6 December 2018
20 December 2018

TIME Magazine is one of the oldest and best-known publications in America. And while its newsstand and subscription sales are down in this digital age, it still makes headlines each December.

That’s when TIME announces its “Person of the Year.”

It’s not really an honor or an award. Instead, the editors of TIME select the person or group that they feel most affected the news or our lives— for better or worse – in the past year.

In 2017, TIME chose a movement it called “The Silence Breakers”  — the women and men who spoke up and sparked an increased awareness of sexual harassment and assault in this country. The year before that, Donald Trump was cited after breaking all expectations in his run for the presidency.

This year, the “Person of the Year” embodies a concept that is so close to my heart.

TIME chose “The Guardians and the War on Truth” — a group of journalists whose work either landed them in jail or cost them their lives.

In an essay explaining the selection, TIME editor-in-chief Edward Felsenthal writes:

“Like all human gifts, courage comes to us at varying levels and at varying moments. This year we are recognizing four journalists who have paid a terrible price to seize the challenge of this moment: Jamal Khashoggi, Maria Ressa, Wa Lone and Kyaw Soe Oo and the Capital Gazette of Annapolis, Maryland.”

All this happened in 2018:

—   Jamal Khashoggi, a Saudi Arabian journalist who lived and wrote in the United States, was brutally murdered in the Saudi consulate in Istanbul.

— Maria Ressa, the editor of Rappler, an independent news website in the Philippines that has been critical of President Rodrigo Duterte, became a government target.

— Reuters reporters We Lone and Kyaw Soe Oo were imprisoned in Myammar for breaking state secret laws. Their crime? Investigating the mass executions of Rohingya Muslims.

—  And here in America, the pain is still fresh from the shooting at the Capital Gazette newsroom, just down the highway from Washington, D.C. Five members of the newspaper staff were killed by a gunmen who carried a grudge against the paper.

I think of them every morning when I grab my first cup of coffee and sit down at the computer. As I read, I drink from a cup that says “Journalism Matters — Today More than Ever.”

It is a line we all need to remember every day.

Think about these words from Felsenthal’s TIME essay:

“It has long been the first move in the authoritarian playbook: controlling the flow of information and debate that is freedom’s lifeblood. And in 2018, the playbook worked.”

We know that journalists are now being imprisoned in unprecedented numbers around the world. According to the Committee to Protect Journalists, 262 were behind bars in 2017 — more than half of them in Turkey, China and Egypt.

TIME notes the signs of trouble were everywhere in 2018: from Hungary where hundreds of media outlets took a step closer to state control…to India where two journalists were killed in separate hit-and-run attacks in less than 24 hours… to, most recently, a series of bomb threats at CNN’s New York broadcast center.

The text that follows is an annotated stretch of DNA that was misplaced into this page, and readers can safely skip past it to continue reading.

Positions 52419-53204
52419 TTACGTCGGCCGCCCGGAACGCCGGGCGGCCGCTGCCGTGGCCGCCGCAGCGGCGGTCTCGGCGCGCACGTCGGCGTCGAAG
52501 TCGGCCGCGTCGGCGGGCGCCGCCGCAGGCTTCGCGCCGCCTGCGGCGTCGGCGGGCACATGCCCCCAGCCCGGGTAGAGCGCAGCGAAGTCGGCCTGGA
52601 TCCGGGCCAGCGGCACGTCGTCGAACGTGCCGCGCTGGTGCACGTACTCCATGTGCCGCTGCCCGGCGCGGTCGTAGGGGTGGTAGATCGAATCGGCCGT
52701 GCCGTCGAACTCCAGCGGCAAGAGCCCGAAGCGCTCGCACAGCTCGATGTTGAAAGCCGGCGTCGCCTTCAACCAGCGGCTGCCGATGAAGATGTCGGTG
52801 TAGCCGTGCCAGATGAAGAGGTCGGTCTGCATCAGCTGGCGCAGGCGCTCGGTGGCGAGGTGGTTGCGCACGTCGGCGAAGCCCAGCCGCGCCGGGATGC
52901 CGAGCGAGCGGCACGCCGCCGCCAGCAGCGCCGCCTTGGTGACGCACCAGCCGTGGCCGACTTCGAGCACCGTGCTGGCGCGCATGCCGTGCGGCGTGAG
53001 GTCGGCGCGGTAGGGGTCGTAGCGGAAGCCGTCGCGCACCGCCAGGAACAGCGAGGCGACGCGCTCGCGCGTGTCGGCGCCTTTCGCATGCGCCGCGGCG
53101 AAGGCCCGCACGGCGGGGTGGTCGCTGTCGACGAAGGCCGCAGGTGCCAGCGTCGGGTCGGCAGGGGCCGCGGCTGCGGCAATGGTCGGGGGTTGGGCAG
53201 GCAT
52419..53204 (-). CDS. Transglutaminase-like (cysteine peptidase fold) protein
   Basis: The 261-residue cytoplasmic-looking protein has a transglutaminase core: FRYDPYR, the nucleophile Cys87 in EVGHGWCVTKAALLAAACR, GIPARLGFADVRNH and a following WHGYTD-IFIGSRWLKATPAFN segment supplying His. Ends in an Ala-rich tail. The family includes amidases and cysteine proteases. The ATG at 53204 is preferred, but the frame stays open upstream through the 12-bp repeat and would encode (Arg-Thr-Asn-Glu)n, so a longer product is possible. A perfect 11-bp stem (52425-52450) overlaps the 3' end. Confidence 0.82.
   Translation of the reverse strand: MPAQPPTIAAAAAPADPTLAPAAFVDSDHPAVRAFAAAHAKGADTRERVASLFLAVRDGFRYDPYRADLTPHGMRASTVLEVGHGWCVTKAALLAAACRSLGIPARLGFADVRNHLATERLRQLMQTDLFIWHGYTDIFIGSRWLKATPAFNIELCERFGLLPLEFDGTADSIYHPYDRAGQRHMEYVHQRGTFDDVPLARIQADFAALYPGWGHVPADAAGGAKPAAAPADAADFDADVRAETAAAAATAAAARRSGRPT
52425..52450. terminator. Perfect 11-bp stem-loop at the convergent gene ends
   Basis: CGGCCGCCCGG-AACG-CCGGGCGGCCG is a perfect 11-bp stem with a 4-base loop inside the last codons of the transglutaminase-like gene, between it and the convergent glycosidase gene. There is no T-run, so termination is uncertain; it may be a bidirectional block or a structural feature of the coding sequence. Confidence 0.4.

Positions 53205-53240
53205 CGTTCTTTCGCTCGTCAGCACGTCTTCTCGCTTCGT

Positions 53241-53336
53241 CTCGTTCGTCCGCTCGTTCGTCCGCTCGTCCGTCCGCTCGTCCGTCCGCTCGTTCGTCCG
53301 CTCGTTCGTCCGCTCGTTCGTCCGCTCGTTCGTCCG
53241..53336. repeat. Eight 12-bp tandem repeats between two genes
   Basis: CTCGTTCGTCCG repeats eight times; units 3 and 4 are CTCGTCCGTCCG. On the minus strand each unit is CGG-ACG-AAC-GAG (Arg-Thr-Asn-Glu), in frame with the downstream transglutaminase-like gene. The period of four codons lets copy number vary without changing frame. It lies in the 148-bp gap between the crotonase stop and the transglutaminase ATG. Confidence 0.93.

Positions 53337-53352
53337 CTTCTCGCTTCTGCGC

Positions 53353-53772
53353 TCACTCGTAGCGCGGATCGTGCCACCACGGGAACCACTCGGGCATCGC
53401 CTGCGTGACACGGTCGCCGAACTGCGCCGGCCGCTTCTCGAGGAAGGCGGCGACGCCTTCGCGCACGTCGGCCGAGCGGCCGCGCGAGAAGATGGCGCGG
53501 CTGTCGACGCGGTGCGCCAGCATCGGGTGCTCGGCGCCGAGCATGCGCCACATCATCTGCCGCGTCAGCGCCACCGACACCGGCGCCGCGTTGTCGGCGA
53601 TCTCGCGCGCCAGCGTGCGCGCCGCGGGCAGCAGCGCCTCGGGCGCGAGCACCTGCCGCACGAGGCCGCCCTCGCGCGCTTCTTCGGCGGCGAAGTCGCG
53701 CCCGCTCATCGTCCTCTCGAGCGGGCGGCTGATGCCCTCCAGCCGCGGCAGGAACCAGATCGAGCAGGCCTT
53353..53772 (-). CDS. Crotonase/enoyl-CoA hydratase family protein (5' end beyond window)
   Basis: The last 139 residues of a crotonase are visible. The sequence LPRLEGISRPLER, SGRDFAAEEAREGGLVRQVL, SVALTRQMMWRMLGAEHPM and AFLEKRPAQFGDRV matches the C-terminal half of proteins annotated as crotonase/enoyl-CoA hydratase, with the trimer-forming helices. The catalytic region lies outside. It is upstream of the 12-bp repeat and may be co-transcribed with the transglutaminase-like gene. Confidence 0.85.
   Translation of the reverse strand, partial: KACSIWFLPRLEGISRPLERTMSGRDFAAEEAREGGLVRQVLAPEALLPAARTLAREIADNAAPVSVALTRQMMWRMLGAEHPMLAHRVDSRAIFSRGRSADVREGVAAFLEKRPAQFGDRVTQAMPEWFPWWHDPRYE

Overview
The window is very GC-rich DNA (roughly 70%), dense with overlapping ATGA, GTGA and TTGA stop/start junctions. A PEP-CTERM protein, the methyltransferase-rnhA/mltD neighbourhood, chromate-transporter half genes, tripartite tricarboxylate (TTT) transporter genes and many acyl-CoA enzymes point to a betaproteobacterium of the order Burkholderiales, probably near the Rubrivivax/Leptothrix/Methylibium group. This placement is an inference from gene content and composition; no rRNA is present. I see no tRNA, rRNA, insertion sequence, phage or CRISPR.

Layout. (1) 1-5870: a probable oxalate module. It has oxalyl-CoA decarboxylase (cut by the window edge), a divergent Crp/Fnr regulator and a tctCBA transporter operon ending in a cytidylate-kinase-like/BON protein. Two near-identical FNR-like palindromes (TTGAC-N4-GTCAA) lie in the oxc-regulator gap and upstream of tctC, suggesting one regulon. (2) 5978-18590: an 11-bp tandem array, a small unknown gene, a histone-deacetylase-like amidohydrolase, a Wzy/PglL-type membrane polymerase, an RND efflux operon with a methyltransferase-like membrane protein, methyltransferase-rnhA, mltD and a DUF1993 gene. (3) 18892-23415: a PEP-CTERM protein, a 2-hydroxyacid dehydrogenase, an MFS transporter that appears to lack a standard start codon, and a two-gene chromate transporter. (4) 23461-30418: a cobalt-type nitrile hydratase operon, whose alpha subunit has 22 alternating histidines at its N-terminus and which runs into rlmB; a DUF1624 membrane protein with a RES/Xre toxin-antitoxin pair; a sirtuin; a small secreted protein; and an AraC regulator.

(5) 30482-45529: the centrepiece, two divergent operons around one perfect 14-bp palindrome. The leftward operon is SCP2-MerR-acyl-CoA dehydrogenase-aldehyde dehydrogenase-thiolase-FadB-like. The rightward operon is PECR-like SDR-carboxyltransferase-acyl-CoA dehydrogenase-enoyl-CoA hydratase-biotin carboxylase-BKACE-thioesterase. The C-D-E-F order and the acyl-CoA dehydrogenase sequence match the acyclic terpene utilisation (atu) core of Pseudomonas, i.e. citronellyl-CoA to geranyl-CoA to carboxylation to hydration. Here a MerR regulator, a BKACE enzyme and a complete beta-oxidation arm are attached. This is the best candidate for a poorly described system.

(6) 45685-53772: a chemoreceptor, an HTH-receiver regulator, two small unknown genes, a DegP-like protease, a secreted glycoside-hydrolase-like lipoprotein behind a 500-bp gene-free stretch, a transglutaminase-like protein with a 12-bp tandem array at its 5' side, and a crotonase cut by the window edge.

Some say Donald Trump’s constant insults on the media and his cries of “fake news” have inspired despots around the world. But despite his tirades, the TIME cover story emphasizes “the US remains a beacon for truth and free expression.”

After all, just a few weeks ago we had the spectacle of the White House yanking a reporter’s press credential only to have it restored by a judge who was appointed by the president.

We also must not forget that it was America that provided Jamal Khashoggi with a second home for his family and his work. And even though President Trump has said he is not sure that Saudi Arabia’s crown prince played a role in the Khashoggi murder, a core group of US senators is pressing for answers. So are his colleagues at the Washington Post.

Most of the journalists cited by Time, like Khashoggi, were targeted from above — killed or imprisoned by people with government ties. The massacre at the Capital Gazette was different in that it was the work of a deranged individual with a deep hatred of the newspaper. And yet, there is a common thread: the importance of the contributions these journalists made to society.

As the widow of one of the slain Capital Gazette staffers put it:  “A lot of people don’t understand how important what goes on in their community is to them and how it affects their quality of life until it’s gone.”

We remember them and their sacrifice.  And we see what has happened to these brave men and women as a sign that press freedom is under attack and must be preserved. We owe them no less.

They were cited “for taking great risks in pursuit of greater truths, for the imperfect but essential quest for facts that are central to civil discourse, for speaking up and speaking out.”

Kudos to “the Guardians” — TIME’s Person of the Year.



Paula Wolfson

Paula Wolfson is a veteran Washington correspondent who has covered three presidents and six presidential campaigns. She was the White House bureau chief for the Voice of America before switching to commercial radio, where she reported on science and health care policy, Recently she returned to her first love and is writing once again on American politics and foreign policy for

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